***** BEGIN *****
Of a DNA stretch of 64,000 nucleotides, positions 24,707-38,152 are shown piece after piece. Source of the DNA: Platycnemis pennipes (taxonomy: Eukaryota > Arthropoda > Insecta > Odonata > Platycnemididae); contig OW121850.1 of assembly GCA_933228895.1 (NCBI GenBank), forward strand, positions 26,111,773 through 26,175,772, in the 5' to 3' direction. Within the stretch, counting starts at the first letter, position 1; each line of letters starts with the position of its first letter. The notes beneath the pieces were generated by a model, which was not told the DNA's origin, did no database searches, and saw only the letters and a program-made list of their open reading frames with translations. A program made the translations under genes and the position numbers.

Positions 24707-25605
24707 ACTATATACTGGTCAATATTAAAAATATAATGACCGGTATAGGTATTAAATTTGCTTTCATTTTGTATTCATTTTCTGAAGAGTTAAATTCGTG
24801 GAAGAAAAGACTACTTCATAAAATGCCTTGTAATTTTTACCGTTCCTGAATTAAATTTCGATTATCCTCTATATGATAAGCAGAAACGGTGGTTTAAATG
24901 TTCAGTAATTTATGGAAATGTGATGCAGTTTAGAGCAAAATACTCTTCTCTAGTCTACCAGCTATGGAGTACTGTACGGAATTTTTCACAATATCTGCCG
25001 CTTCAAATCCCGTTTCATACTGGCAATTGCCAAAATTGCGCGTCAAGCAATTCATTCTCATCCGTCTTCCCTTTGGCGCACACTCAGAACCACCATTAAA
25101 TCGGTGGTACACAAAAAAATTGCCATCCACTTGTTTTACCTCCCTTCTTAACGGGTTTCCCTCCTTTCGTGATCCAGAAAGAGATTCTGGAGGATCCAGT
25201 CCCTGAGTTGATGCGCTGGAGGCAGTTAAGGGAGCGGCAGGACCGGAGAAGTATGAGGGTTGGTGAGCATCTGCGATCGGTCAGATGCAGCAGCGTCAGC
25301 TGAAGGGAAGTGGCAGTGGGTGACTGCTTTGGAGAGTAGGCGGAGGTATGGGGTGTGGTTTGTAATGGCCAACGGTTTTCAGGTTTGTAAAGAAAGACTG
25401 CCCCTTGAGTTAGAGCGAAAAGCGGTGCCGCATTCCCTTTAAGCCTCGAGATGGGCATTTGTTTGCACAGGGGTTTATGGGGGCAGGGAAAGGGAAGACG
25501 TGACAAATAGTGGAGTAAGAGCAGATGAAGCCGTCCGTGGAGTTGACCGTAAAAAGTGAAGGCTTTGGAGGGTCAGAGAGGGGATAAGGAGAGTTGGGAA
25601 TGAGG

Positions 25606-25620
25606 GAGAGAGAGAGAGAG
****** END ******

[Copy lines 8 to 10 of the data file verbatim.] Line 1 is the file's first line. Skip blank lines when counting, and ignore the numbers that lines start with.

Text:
25201 CCCTGAGTTGATGCGCTGGAGGCAGTTAAGGGAGCGGCAGGACCGGAGAAGTATGAGGGTTGGTGAGCATCTGCGATCGGTCAGATGCAGCAGCGTCAGC
25301 TGAAGGGAAGTGGCAGTGGGTGACTGCTTTGGAGAGTAGGCGGAGGTATGGGGTGTGGTTTGTAATGGCCAACGGTTTTCAGGTTTGTAAAGAAAGACTG
25401 CCCCTTGAGTTAGAGCGAAAAGCGGTGCCGCATTCCCTTTAAGCCTCGAGATGGGCATTTGTTTGCACAGGGGTTTATGGGGGCAGGGAAAGGGAAGACG